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The Development of Language Constancy: Attention to Native Versus Nonnative Accents

Authors


  • This research was supported by funding from Australian Research Council Discovery Grant DP0772441 and a University of Western Sydney International Research Initiatives Scheme (80314). We thank Denis Burnham for encouraging the collaboration, and the mothers and babies and research assistants who helped with the studies.

Correspondence concerning this article should be addressed to Christine Kitamura, MARCS BabyLab, Building 1, Bankstown Campus, University of Western Sydney, Locked Bag 1797, PENRITH SOUTH DC NSW 1797. Electronic mail may be sent to c.kitamura@uws.edu.au.

Abstract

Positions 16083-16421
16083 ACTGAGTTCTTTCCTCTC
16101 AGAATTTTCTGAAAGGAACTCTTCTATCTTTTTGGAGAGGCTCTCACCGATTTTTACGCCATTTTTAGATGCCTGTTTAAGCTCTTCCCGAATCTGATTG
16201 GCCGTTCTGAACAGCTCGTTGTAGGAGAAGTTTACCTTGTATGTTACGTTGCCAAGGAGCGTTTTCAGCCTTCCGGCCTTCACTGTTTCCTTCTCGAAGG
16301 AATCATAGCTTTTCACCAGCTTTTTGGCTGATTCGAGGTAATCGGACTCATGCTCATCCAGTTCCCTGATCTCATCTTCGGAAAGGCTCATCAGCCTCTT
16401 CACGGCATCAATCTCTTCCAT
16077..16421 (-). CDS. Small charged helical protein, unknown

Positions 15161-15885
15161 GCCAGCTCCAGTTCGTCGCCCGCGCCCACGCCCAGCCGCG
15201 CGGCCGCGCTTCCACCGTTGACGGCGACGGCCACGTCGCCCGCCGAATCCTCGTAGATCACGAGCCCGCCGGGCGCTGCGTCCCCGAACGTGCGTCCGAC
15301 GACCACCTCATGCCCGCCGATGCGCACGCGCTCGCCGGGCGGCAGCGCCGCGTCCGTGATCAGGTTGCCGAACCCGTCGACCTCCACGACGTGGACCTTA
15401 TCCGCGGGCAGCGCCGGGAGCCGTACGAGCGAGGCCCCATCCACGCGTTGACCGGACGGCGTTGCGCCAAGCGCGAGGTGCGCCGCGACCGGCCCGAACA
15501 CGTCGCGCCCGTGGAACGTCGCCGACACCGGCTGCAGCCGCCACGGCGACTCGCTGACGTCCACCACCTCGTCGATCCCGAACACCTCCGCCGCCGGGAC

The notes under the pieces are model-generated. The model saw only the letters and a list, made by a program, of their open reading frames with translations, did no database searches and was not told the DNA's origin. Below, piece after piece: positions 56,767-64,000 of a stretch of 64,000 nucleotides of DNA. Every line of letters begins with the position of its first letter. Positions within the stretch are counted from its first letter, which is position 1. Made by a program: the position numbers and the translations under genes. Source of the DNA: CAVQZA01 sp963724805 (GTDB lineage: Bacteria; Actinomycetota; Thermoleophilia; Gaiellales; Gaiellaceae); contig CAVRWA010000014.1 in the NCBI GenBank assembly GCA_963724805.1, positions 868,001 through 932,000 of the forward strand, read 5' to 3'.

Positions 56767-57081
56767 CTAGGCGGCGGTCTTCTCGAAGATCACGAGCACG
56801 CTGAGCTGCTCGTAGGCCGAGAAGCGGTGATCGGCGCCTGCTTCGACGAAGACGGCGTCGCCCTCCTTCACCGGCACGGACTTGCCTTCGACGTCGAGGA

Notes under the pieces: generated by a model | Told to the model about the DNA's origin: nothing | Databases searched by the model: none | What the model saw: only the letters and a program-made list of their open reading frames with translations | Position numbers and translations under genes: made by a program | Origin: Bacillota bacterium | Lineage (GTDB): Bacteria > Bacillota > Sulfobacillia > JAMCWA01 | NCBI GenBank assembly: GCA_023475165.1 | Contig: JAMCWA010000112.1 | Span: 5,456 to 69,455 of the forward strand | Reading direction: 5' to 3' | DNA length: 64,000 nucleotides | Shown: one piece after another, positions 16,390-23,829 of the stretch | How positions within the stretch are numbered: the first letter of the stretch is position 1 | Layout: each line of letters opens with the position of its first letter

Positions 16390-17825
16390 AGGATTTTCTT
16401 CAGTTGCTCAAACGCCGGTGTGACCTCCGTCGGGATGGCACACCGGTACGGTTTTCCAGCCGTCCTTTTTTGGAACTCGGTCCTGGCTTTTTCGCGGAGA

The time frame for infants' acquisition of language constancy was probed, using the phonetic variation in a rarely heard accent (South African English) or a frequently heard accent (American English). A total of 156 Australian infants were tested. Six-month-olds looked longer to Australian English than less commonly heard South African accent, but at 9 months, showed similar looking times. With the more frequently heard American accent, 3-month-olds looked longer to Australian and American English, whereas 6-month-olds looked equally. Together these results imply that in the 1st year, differential attention to native versus nonnative accents decreases as infants develop a sense of language constancy for the common native language. However, experience with the nonnative accent can expedite this process.

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